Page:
Longer books signal a critical change. People crave more information. This does not mean longer for the sake of length but it certainly means more substantial. People want to weigh the pros and cons to more accurately satisfy their needs and wants. That means marketers have to fight the instinct to be fleeting and slight. Branding has always been a relationship that marketing is meant to nurture. Longer books are indicator that consumers want relationships with brands to be deep, meaningful and predicated on mutual respect. In other words, they want more.


2015 Top-Drawer Business Books

Welcome to the 8th edition of Top-Drawer Business Books

Too many business book lists are narrow in definition. As Robert Weider said, “Anyone can look for fashion in a boutique or history in a museum. The creative person looks for history in a hardware store and fashion in an airport.” The Top-Drawer list is less traditional and duplicative to others. That is why the list includes, and is sometimes dominated by, books not categorized purely as “business”.

Screen Shot 2015-12-04 at 12.55.48 PMWe always avoid books promising four-hour workweeks because they are fables, over-simplified and prescriptive how-to works that are vacuous and dangerous, and so-called inspirational books that are trite, lite and ineffectual. These are all tossed aside when one experiences the blunt adversities found in actual commerce.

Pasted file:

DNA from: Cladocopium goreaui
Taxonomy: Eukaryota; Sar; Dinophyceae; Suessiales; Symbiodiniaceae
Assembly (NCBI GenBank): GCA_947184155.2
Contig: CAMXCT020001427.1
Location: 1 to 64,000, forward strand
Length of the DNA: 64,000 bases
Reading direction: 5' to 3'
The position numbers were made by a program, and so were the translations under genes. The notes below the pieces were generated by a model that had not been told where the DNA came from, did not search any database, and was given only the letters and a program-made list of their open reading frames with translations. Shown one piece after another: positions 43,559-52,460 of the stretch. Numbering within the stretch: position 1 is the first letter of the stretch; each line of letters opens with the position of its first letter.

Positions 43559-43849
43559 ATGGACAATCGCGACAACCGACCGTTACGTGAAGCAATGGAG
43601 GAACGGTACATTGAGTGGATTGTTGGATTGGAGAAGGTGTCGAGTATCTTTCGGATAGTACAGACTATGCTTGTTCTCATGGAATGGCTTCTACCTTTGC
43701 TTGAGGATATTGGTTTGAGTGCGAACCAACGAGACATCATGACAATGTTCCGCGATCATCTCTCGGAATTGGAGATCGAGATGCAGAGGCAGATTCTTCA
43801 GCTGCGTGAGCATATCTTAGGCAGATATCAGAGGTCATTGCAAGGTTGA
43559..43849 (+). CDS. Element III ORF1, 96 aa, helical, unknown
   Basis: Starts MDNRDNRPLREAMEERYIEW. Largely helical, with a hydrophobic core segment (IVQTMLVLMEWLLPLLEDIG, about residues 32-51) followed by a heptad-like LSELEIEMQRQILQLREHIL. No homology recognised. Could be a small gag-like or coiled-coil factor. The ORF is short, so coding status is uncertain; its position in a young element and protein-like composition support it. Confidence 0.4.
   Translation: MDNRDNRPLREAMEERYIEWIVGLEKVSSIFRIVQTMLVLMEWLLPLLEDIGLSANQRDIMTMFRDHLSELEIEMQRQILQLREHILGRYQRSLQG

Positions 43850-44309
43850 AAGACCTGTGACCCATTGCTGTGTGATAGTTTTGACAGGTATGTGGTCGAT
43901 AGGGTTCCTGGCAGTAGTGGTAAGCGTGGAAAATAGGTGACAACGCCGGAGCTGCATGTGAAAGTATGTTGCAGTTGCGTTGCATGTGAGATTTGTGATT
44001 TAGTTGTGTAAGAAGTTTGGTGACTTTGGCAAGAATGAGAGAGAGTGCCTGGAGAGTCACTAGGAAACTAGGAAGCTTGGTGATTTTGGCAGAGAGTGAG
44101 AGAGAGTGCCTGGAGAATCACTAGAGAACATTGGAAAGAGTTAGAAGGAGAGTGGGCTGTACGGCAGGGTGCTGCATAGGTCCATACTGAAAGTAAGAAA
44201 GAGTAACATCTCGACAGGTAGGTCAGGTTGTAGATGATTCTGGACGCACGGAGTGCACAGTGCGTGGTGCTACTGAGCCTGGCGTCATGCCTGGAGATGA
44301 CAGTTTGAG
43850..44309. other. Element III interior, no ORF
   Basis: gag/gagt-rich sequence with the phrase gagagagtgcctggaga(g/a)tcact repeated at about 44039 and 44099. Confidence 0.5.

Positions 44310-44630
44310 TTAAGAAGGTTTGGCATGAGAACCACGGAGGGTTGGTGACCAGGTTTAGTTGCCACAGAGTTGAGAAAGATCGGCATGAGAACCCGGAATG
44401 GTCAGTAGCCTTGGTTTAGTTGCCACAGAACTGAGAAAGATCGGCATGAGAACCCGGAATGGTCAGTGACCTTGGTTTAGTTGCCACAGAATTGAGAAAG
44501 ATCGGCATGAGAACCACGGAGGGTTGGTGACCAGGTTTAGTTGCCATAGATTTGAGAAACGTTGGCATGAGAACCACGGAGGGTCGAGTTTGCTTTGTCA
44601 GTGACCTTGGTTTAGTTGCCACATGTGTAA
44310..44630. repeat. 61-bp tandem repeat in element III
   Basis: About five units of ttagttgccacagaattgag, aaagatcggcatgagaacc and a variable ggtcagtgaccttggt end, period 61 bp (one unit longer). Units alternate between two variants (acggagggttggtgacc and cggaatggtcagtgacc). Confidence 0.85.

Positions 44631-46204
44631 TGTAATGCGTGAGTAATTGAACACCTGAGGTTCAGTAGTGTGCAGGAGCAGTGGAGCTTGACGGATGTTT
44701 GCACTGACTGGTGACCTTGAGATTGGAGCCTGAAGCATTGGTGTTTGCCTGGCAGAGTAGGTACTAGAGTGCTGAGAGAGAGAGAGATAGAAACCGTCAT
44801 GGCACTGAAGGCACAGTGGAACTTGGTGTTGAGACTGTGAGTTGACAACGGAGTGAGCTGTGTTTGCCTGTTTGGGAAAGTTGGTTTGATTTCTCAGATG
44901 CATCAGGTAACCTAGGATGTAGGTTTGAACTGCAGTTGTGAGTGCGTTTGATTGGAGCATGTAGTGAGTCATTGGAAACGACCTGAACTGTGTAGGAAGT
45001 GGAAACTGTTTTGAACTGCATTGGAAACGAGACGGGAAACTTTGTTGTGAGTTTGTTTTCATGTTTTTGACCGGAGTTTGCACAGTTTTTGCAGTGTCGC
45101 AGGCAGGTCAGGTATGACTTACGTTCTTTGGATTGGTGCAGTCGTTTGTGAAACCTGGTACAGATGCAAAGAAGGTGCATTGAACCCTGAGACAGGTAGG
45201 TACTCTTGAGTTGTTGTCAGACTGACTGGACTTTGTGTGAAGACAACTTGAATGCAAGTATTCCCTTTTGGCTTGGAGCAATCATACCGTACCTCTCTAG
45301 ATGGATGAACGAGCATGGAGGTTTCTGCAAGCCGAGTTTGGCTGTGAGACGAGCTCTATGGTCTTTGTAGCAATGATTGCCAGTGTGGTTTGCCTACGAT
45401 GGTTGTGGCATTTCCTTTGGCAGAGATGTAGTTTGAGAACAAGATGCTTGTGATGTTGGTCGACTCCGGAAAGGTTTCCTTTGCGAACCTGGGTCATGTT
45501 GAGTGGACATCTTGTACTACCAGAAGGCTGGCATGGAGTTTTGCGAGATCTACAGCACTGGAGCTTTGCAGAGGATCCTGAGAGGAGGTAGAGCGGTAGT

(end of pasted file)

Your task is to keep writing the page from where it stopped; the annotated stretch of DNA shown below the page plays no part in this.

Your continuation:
There are no shortcuts or magic panaceas in business. We have to do the work even when reading. As John Locke stated, “Reading furnishes the mind only with materials of knowledge; it is thinking that makes what we read ours.” We encourage you to read the selections here and make the Screen Shot 2015-12-04 at 12.57.16 PMknowledge yours.

The list includes books released in 2015 that are top-of-mind, notable, relevant, well written, applicable, thought-provoking, and innovative. Our last bit of criteria makes the selections tougher to determine and that is timelessness of content. We love sharing the Top-Drawer list because so much of success in business is predicated on great storytelling and these selections exemplify that skill.

This year 13 make our list, 4 more than last year, and are presented in no particular order. For the first time, fiction efforts are included for the amazing lessons they carry if one is open to the education. For fun, we have included a separate list of 8 timeless business novels.

Remember, life is too short to drink cheap scotch or to read books that are not Top-Drawer. So keep these selections within easy reach for repeated reference. Access the list here, TopDrawer2015Final.